Feast of the Holy Family. Is the Holy Family in That Caravan? The 4th Day of igNation’s 12 Days of Christmas.

Source: youtube.com

Pope Francis compared the Holy Family to modern-day refugees in his Christmas homily last year.

“So many other footsteps are hidden in the footsteps of Joseph and Mary. We see the tracks of entire families forced to set out in our own day. We see the tracks of millions of persons who do not choose to go away but, driven from their land, leave behind their dear ones.

In many cases this departure is filled with hope, hope for the future; yet for many others this departure can only have one name: survival. Surviving the Herods of today, who, to impose their power and increase their wealth, see no problem in shedding innocent blood. Mary and Joseph, for whom there was no room, are the first to embrace the One who comes to give all of us our document of citizenship.

The One who in his poverty and humility proclaims and shows that true power and authentic freedom are shown in honoring and assisting the weak and the frail.”

—Pope Francis, Christmas homily 2017

 He’s hardly the first pope to make this connection. It was a common theme with his predecessor, Benedict XVI. An early example from a pope is Pius XII. He wrote an apostolic constitution in 1952. Exsul Familia uses the migrant Holy Family to address the plight of millions of post-World War Two refugees in Europe.

“The émigré Holy Family of Nazareth, fleeing into Egypt, is the archetype of every refugee family. Jesus, Mary and Joseph, living in exile in Egypt to escape the fury of an evil king, are, for all times and all places, the models and protectors of every migrant, alien and refugee of whatever kind who, whether compelled by fear of persecution or by want, is forced to leave his native land, his beloved parents and relatives, his close friends, and to seek a foreign soil.” — Pope Pius XII, Exsul Familia Nazarethana

The Gospel for today recounts the story of Mary, Joseph and Jesus going up to Jerusalem for the festival of the Passover. They have settled in Nazareth by this point, but it is inevitable that their refugee flight into Egypt is never far from their mind. Jesus was twelve.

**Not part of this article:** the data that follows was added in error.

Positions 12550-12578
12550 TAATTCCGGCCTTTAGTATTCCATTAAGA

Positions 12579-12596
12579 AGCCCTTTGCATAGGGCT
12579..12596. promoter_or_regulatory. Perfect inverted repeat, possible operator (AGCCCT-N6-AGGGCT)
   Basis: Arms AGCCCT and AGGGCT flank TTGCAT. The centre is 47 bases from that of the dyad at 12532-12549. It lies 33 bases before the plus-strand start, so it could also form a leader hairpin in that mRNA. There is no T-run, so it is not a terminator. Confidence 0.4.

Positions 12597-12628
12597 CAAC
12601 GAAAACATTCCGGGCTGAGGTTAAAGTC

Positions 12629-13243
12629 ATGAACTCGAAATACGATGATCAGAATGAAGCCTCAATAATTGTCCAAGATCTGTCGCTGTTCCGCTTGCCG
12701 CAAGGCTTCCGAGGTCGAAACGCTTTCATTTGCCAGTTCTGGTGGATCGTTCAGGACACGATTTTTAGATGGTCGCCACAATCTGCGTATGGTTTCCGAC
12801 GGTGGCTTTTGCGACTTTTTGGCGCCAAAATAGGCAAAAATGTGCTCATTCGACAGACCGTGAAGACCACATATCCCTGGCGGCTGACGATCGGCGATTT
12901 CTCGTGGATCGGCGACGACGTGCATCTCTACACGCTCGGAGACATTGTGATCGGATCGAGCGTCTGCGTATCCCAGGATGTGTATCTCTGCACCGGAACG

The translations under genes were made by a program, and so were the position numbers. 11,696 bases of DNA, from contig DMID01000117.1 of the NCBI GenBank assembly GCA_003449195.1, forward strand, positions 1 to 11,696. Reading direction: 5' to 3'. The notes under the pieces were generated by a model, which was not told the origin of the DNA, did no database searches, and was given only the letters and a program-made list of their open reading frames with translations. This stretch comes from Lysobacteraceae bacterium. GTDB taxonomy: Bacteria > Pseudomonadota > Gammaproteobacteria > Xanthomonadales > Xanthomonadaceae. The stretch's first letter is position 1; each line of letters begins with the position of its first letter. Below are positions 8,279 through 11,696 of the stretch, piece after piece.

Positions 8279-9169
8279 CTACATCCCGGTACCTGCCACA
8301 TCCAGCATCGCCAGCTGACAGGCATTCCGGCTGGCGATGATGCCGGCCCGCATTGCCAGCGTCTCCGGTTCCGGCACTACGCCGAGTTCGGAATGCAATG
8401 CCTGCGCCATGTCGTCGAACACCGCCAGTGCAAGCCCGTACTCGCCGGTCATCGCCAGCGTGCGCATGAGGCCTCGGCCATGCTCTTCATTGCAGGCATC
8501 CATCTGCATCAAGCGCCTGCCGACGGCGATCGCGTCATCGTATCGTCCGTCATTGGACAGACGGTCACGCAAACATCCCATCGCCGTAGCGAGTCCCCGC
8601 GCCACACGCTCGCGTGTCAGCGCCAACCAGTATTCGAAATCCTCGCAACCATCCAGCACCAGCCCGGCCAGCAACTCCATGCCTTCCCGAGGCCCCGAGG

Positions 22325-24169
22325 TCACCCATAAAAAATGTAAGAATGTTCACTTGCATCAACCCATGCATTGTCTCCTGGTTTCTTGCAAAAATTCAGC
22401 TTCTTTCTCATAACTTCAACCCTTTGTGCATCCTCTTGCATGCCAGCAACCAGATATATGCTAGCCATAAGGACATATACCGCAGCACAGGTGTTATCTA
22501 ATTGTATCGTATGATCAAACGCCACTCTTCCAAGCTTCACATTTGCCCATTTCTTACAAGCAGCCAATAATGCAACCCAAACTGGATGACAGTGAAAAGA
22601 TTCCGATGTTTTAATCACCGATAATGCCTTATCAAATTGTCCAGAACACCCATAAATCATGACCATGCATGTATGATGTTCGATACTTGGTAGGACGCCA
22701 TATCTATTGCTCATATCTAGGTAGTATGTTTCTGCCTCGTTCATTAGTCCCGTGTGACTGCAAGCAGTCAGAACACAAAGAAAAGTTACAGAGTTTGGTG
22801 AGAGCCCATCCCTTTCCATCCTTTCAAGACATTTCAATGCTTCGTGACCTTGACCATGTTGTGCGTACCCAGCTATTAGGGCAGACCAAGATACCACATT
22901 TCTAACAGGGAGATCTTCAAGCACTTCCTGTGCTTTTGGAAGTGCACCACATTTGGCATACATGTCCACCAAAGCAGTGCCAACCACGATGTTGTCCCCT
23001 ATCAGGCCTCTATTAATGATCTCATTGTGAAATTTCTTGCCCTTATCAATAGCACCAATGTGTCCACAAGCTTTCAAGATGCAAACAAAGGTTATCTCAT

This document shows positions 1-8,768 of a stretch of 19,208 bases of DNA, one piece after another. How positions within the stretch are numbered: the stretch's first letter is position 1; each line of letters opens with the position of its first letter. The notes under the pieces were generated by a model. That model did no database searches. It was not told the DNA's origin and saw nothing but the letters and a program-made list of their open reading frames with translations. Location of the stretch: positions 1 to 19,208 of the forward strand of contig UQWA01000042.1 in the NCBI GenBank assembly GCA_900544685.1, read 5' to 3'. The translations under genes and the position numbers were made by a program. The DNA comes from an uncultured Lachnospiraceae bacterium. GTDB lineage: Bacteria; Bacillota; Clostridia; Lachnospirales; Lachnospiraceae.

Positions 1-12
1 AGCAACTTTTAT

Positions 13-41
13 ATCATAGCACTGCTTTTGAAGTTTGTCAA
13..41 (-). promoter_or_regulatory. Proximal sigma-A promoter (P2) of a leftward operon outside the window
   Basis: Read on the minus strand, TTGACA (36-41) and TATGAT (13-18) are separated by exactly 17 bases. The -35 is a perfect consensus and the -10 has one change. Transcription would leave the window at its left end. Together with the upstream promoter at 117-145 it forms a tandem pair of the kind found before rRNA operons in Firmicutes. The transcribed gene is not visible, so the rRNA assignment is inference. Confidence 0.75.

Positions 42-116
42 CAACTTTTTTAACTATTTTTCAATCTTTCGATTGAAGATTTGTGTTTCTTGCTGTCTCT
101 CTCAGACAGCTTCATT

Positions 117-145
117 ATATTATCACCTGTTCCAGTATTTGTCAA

Unknown to his parents, he lingered in Jerusalem after the festival. Mary and Joseph assumed that he was in the group of travelers. They returned to the city after they discovered that Jesus was not among the group. We are told that Mary states, “Look, your father and I have been searching for you in great anxiety.”

Great anxiety. That’s a normal and common response to any situation where a child is missing. That frantic search happens very often in our world and there can be many reasons for the child’s disappearance – an innocent curious child wandering away, a miscommunication, a tragic accident, a natural disaster, or abduction.

It doesn’t take too much imagination to conjure up images of that caravan of migrants weaving its was through Mexico, hoping to find a welcome when they reach the US border. There have been many stories in the traditional and social media about the many families who are in the caravan.

One of the advantages of travelling in a group is safety. Mary and Joseph knew that. But, even then, there is great anxiety when they cannot find their son.

This Feast of the Holy Family is a reminder for us to be attentive and mindful of the families in that caravan.

Philip Shano, SJ has many years of rich and varied experience working with Ignatian spirituality: teaching, writing and using it in his ministry. He resides in the Jesuit community in Pickering, Ontario.

  • Peter Bisson, SJ
    Posted at 01:16h, 30 December Reply

    Thank you Philip!

  • Lorraine Majcen
    Posted at 12:18h, 30 December Reply

    Thank you Fr Shano for that present day analogy and reminder. Wish you a blessed, healthy and peaceful end of 2018.

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